Sometimes we make decisions while we are deep in the trenches…Often those decisions are made out of fear…or the need to isolate and separate ourselves from people…Or simply survival. We can only see that this decision is going to give us breathing room for the moment. We can see that making this choice is our only way to survive the right now. We are mostly incapable of factoring in what the decisions will mean long term…because we don’t do long term.
We don’t plan past the right now. We dream. We hope. We play out how things could be.
But we don’t plan.
We have planned. Over and over. Down to the smallest detail.
The first time the plan fell apart we were surprised. Caught completely off guard.
The second time it felt like this might be a pattern.
The third time we stopped planning.
Out loud. To anyone. We had no expectations. We hoped this would be the time, but we weren’t tied to a plan that included long term sobriety.
Except. That is a lie. I planned. I had expectations. I just had those conversations with myself. With anyone else, I was non-committed, not counting on it working.
Because really. How many times can someone on the outside hear your plan and see it fall apart before they consider it their role to remind you of the last few times and “let’s not get our hopes up because you know how devastated you were the last time.”
So you cut that off by saying it yourself. Before someone else can. You hide deeper within yourself and silently make those plans. Because if no one else knows you think this time may work, you only have to deal with your own disappointment, not theirs.
But life looks different now. We’ve learned how to separate pieces of our lives from the whole. We decide that this one part is manageable and we make a decision to move forward.
We wrestle with it and poke it to find holes and we weigh possible outcomes against doing nothing.
And we find that doing something in this one small piece of our world feels like….
Success. We are proud of the decision that we made because this decision comes from one of us who is slowly pulling herself out of the family trench. She still has her own trench to climb out of, but she is moving forward. She is taking control of what she can control and….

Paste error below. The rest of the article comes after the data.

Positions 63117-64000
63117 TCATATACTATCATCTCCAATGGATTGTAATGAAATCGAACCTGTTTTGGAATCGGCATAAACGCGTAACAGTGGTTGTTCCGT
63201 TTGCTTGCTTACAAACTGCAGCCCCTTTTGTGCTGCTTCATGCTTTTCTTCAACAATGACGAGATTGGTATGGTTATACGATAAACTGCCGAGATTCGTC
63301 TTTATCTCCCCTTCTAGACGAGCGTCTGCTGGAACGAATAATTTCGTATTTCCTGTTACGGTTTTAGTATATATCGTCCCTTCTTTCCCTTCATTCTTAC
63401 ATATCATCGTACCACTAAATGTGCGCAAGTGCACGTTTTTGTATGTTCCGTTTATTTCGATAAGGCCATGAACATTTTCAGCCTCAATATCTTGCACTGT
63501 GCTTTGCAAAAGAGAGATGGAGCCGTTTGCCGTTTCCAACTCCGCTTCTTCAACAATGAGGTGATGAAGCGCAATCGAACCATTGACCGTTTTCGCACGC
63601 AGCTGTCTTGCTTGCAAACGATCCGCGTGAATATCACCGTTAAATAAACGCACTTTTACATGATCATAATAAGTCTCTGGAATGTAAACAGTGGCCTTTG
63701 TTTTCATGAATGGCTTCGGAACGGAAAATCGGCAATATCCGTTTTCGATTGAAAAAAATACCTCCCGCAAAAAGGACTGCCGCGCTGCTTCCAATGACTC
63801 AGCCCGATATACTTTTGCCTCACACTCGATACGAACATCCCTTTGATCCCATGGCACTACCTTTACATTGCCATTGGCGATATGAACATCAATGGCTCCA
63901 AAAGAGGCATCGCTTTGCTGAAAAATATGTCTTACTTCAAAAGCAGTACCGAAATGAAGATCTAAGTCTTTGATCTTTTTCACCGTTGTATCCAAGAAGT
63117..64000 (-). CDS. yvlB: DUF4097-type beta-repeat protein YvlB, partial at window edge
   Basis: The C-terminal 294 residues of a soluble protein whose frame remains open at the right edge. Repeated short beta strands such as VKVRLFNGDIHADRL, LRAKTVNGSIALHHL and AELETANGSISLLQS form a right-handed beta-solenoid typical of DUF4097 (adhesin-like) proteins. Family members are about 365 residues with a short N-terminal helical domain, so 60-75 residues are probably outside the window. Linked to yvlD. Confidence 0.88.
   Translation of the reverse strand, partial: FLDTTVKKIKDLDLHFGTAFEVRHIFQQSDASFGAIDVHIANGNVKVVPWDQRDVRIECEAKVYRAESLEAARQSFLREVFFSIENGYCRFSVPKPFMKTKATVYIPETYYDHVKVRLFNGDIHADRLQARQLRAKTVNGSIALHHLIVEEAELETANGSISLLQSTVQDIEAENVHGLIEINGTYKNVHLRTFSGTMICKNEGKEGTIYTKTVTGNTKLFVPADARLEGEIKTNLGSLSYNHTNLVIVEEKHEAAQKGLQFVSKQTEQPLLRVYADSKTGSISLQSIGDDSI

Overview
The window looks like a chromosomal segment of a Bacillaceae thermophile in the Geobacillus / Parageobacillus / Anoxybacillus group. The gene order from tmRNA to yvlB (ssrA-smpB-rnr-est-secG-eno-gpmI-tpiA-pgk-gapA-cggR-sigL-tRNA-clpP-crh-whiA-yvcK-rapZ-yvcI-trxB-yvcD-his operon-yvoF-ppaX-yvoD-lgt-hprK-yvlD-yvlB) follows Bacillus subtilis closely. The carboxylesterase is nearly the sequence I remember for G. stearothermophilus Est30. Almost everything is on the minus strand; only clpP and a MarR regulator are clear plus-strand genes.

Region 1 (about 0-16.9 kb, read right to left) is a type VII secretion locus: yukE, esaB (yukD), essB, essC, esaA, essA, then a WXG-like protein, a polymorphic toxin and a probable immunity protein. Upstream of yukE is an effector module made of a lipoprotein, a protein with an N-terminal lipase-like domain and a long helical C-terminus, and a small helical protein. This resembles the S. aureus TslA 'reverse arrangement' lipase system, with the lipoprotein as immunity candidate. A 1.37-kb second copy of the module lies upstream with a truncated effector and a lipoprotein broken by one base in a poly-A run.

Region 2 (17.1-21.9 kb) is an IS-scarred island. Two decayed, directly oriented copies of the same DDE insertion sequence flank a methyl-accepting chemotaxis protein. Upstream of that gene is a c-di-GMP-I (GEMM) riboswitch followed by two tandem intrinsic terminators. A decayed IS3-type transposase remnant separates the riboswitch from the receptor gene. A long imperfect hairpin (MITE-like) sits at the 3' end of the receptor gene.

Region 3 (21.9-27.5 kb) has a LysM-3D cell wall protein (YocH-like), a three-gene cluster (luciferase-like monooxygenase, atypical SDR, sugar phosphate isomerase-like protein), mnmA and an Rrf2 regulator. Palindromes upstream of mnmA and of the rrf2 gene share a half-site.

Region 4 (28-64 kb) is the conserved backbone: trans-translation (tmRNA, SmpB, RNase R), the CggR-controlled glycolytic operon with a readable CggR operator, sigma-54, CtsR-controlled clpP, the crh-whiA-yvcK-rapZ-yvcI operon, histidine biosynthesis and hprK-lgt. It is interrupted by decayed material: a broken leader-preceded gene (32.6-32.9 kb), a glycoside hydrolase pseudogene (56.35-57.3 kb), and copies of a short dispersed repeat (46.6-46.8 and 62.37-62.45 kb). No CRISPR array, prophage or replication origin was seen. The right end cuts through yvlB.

And I feel like screaming. And celebrating. And I want to tell everyone what she’s doing!
And I want to keep it quiet and let this be just between us. Because this thing she’s doing – this hurdle she is running towards – it’s there because of the last failed plan.
And the last failed plan is still failing.
But she is rising. And she is working towards a goal that gets her back on track to some kind of normalcy. And I want to celebrate the bravery of this goal. I want to celebrate her lifting herself up and chasing after normal.
And I want to quietly and privately encourage her because this is not something she should have had to chase. This is not a track she should have fallen off of. This is the cause and effect of all of the times the plans didn’t work.
So I help how I can. I tell her I’m proud of her. Quietly. I don’t announce it on social media.
I will be her biggest – private – cheerleader over her decision. Because I know the strength and the overcoming this has taken.
But the world doesn’t need to know. Her peers don’t need to know. This thing – this normal for everyone else thing – this thing no one else knows to celebrate because it’s just what you do and it’s not special because it’s been part of the normal plan for everyone.
This thing is my girl rising up. Taking back her life. Deciding she can still have a plan and she gets to decide what that plan looks like.
The other plans falling apart don’t get to decide that her plan for her life will fail.
Her plan is independent of the others. It is impacted by them. It is partly made because of them. It will be harder because of them.
But she finally sees that she can go after what she wants. She is free to be happy and successful and to be whoever she wants to be.
And nothing can stop her. She is amazing and strong and beautiful and determined and I will always be the one quietly cheering her on in the corner. Making sure she knows I’m there, but also showing her that she is capable of great things simply because of who she is.
One small step for most….but a hundred halted, hesitating, then long, brave strides for her.
Brave girl, you can do hard things…
You already have…